Hannah Hetzer 917-701-7060
Tony Newman 646-335-5384
A new report released today by the International Drug Policy Consortium has exposed the past decade of the war on drugs as a colossal failure. Taking Stock: A Decade of Drug Policy – A Civil Society Shadow Report shows that the United Nations’ 10-year global strategy has completely missed its targets of eradicating the illegal drug market by 2019 and highlights the devastating global impacts of drug prohibition.
Given that the United Nations will be reviewing its plan of action on drugs in 2019, this report is timely resource. Its findings should compel the UN to change direction on drug policy for the next decade, shifting its objectives away from eliminating drug supply and towards advancing public health, human rights and development.
“This is another clear demonstration that the war on drugs – nearly 50 years on – continues to fail,” says Hannah Hetzer, Senior International Policy Manager for the Drug Policy Alliance. “Not only has drug prohibition failed to reduce drug demand and supply, it has left a series of disastrous impacts on human rights, health and economic development in its wake.”
Amongst the harrowing data on the global state of drug policy, the report highlights the 145% increase in drug-related deaths over the last decade, totalling 450,000 deaths per year in 2015. Global statistics contained in the report show that criminalization of people who use drugs has fuelled mass incarceration – with 1 in 5 prisoners incarcerated for drug offenses, mostly for possession for personal use.
The report also points to the current global pain epidemic resulting from restrictions in access to controlled medicines, which has left 75% of the world’s population without proper access to pain relief.
The unprecedented number of overdose deaths in the United States receives particular mention in the report, with over 350,000 deaths attributed to opioid overdoses in the past twenty years in the US, which is six times more than the number of deaths of American soldiers during the entirety of the Vietnam War.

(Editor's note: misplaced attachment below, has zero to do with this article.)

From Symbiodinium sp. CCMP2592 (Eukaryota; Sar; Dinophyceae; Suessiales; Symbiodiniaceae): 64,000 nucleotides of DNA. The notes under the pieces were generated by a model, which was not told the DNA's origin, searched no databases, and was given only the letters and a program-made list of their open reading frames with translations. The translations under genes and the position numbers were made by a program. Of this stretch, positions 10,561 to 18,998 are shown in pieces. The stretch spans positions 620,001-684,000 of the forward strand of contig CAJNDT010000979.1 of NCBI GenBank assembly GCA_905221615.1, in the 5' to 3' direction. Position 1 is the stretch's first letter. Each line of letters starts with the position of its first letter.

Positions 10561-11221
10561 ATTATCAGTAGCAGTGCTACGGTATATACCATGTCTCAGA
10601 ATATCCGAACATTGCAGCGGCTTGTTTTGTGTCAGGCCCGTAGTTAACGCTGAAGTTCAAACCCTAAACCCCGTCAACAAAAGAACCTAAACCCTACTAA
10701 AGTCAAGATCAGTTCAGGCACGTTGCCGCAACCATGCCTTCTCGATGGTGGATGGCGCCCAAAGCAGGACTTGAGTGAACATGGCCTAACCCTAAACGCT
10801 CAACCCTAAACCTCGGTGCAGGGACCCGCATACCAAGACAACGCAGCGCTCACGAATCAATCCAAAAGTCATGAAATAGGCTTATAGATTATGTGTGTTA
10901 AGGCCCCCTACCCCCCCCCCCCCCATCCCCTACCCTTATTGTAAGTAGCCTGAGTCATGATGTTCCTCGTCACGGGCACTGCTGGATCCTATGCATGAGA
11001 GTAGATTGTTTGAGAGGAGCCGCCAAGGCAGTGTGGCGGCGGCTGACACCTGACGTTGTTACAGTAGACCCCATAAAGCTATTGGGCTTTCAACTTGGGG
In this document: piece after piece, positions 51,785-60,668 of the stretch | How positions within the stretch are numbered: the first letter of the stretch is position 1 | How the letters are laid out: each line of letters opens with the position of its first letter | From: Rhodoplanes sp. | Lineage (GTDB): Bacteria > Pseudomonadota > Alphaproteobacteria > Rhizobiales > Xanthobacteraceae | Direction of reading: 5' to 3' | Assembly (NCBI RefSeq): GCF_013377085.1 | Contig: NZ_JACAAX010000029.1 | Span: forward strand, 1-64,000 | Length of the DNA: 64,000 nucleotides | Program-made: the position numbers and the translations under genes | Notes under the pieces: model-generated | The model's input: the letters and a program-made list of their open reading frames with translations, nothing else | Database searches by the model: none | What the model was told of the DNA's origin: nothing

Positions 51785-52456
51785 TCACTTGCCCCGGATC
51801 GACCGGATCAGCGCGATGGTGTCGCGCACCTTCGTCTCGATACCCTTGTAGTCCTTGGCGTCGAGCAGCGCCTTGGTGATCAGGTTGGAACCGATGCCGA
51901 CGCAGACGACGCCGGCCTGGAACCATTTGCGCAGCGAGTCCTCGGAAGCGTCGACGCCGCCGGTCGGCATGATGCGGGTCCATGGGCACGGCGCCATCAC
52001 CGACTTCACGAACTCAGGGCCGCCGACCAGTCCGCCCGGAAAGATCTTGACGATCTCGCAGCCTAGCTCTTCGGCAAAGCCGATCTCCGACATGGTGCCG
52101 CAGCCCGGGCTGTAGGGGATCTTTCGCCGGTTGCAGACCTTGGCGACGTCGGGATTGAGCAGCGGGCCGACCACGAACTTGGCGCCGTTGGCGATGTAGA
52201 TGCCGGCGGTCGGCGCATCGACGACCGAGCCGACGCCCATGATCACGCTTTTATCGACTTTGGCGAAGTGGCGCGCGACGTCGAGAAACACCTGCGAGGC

The authors criticize the Trump Administration for its failure to adequately respond to this crisis. According to the report, only 8% of US counties implement overdose education and naloxone distribution programmes and only 10% of Americans suffering from drug dependence obtain specialty treatment, due to severe shortages in the supply of care and the lack of affordable options. Instead of expanding access to treatment and harm reduction services, the Trump Administration has moved to curtail funding for the Affordable Care Act, and has emphasized punitive criminal justice policies, rather than life-saving public health strategies.
Conversely, the report authors applaud Canada for its markedly different approach to its national overdose crisis. Canada has increased the number of supervised consumption facilities, passed the Good Samaritan Drug Overdose Act to protect both overdose victims and witnesses from certain charges related to drug possession when seeking emergency help, and made naloxone available without a prescription and removed regulatory barriers to the prescription of methadone and diacetylmorphine (heroin).
The full report can be found here.